# Google Code Jam coded solutions

Here you can find the solutions (coded by myself) to some of the Google Code Jam problems I challenged myself with over the past 2 years. These might not be optimal, but I gave my best to it! I also enjoyed myself implementing a rough, pure python, graph library from scratch, which supports among others edge weighting, breadth first and depth first searches. This is not optimal by any means, but the interface is simple and can solve GoogleJam large inputs in the provided time constraints.

# A few useful tricks I learned

## 1. Writing Makefiles for multiple machines

It happens a lot of times that one develops code locally, for example on a laptop computer, and may want to run the same code at some remote location. For example you may want to test Gadget on your laptop, running a small simulation with only $$32^3$$ particles, but in order to run a realistic simulation with $$512^3$$ particles (which requires 128GB of RAM) you need to export the code on some remote, and more capable, computer cluster. There are all sorts of trouble when you do this, and the main one is that the paths to the compilers and libraries you want to link to your code will be all different. Including all these differences in the same Makefile can be a pain, and so I often adopt this strategy: I create four different Makefiles, called "Makefile", "Makefile.main", "Makefile.mylaptop" and "Makefile.cluster" respectively. These have the following structures
  1 2 3 4 5 6 7 8 9 10 11 12 13 14 15 16 17 18 19 20 21 22 23 24 25 26 27 28 29 30 ######Makefile.main############# ######This contains all the dependencies, for example########### executable: executable.o $(CXX) executable.o -o executable$(LINK) executable.o: executable.cpp $(CXX) -c executable.cpp -o executable.o$(INCLUDES) ######This needs to be set only once! It's machine independent!########### #######Makefile.mylaptop########### #######This contains the paths to the local compilers, for example######### CXX = clang++ INCLUDES = -I/usr/local LINK = -L/usr/local -lfftw3 #######Makefile.cluster########### #######This contains the paths to the remote compilers, for example######### CXX = /path/to/c++/compiler/g++ INCLUDES = -I/path/to/fftw_library/include LINK = -L/path/to/fftw_library/lib -lfftw3 #######Makefile########### #######This contains only three lines, and that's the file that "make" will read!############ me = ${THIS} include Makefile.$(me) include Makefile.main 
All that you have to do is set an environment variable called THIS in your laptop and on the cluster; THIS will have the value "mylaptop" on the local machine, and "cluster" on the remote machine. This will ensure that "make" selects the correct compiler paths in a machine independent way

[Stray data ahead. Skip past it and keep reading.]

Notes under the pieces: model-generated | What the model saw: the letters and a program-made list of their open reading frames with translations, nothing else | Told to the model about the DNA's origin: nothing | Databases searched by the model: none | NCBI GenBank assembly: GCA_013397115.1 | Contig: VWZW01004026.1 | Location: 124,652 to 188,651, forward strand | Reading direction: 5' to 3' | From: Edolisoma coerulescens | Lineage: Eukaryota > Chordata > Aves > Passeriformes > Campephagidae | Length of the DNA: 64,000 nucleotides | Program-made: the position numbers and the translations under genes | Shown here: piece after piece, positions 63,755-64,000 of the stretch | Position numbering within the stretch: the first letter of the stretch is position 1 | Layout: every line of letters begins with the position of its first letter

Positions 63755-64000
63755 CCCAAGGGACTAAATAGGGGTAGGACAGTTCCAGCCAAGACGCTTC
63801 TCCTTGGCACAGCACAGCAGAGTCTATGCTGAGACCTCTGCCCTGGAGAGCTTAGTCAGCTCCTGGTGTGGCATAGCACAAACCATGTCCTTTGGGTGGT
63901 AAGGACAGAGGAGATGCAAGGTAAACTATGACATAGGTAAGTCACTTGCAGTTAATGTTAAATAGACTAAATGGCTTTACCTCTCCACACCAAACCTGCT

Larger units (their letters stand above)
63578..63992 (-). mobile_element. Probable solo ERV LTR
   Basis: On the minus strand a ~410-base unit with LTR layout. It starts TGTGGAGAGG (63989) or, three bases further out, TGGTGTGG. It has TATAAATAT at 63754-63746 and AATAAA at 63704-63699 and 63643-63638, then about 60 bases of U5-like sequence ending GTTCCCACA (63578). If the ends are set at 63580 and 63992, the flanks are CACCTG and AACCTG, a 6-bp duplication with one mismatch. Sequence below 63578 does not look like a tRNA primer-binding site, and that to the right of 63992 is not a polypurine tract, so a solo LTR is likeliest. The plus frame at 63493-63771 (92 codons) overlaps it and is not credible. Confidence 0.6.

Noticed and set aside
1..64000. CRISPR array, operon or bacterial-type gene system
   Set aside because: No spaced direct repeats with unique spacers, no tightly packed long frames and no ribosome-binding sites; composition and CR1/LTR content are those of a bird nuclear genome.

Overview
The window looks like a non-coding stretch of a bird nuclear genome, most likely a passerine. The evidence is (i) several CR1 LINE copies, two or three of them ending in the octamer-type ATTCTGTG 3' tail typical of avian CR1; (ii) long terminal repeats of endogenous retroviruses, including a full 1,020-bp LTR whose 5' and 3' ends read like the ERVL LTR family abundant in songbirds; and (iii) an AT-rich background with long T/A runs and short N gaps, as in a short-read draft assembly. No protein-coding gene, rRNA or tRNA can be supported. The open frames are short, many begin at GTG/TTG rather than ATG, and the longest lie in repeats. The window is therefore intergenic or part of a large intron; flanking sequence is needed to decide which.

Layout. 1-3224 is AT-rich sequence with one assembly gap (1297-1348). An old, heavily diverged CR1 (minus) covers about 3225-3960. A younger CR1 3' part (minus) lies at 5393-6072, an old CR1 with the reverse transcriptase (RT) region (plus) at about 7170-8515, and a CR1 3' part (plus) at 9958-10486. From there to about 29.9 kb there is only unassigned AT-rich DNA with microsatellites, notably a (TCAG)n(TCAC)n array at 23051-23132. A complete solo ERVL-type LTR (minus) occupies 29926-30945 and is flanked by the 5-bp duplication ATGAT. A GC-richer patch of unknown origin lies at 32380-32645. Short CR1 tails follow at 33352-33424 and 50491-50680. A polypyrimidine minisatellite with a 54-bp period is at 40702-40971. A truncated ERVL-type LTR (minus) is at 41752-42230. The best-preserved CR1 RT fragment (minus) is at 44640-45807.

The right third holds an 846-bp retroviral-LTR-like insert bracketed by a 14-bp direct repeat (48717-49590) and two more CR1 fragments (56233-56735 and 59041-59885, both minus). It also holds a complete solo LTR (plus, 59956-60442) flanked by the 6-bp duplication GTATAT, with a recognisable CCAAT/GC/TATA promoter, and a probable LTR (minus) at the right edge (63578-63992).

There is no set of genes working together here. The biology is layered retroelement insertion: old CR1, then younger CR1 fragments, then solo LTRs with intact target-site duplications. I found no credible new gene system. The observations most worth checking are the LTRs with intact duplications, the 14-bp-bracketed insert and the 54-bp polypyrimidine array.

## 2. Linking C++ dependent libraries to C code

Have you ever been stuck with the problem of having to link a C++ library to your C code? The opposite is very easy to do (just prepend "extern "C" " to all the C functions you need to include in your C++ code), but that's not the point we're talking about here. I had to solve this problem when I needed to link some openCV libraries to do some image processing on galaxy images; too bad that the latest version of openCV is written in C++, and my original analysis code was straight C... how to solve this problem? That's how I did it: the first thing to do is wrap your C++ function call in a C compatible interface; by "C compatible" I mean that this interface must not include any C++ classes (with defined methods in them), but only C types. Suppose that this wrapper function is contained in a file called "myfunc.cpp"
  1 2 3 4 5 6 7 8 9 10 11 12 13 14 15 16 17 18 19 20 21 22 23 24 25 ////////////*myfunc.h*//////////////// #ifndef __MYFUNC_H #define __MYFUNC_H #ifdef _MYFUNC_IS_CPP extern "C" void myfunction(int x, .....); #else void myfunction(int x, .....); #endif #endif /////////////*myfunc.cpp*/////////////// #define _MYFUNC_IS_CPP #include "myfunc.h" extern "C" void myfunction(int x,...){ //Function body, can have C++ library calls (e.g. openCV) etc... } #undef _MYFUNC_IS_CPP 
You compile this code with your favourite compiler, and, why not, put it in a library:

clang++ -c -g -Wall myfunc.cpp -o myfunc.o -I/path/to/opencv/include -I/path/to/myfunc
ar libmyfunc.a myfunc.o
ranlib libmyfunc.a

Now the issue is how to link this wrapper library to a C code: suppose that you have a C driver that makes use of myfunction, say something like this
  1 2 3 4 5 6 7 8 9 10 11 12 13 ///////////*driver.c*/////////////////// #include "myfunc.h" int main(){ int x; ...... myfunction(x,....); return 0; } 
How do you compile and link it properly? Since this code is (almost) straight C, you can do the following. To compile:

clang -c -g -Wall driver.c -o driver.o -I/path/to/myfunc

At linking stage you need to specify the original C++ library you wanted to link to (e.g. openCV), as well as the standard C++ library, libstdc++

clang -g driver.o -o driver -L/path/to/myfunc -lmyfunc -L/path/to/opencv/lib -lopencv_core -lstdc++

And you are done!!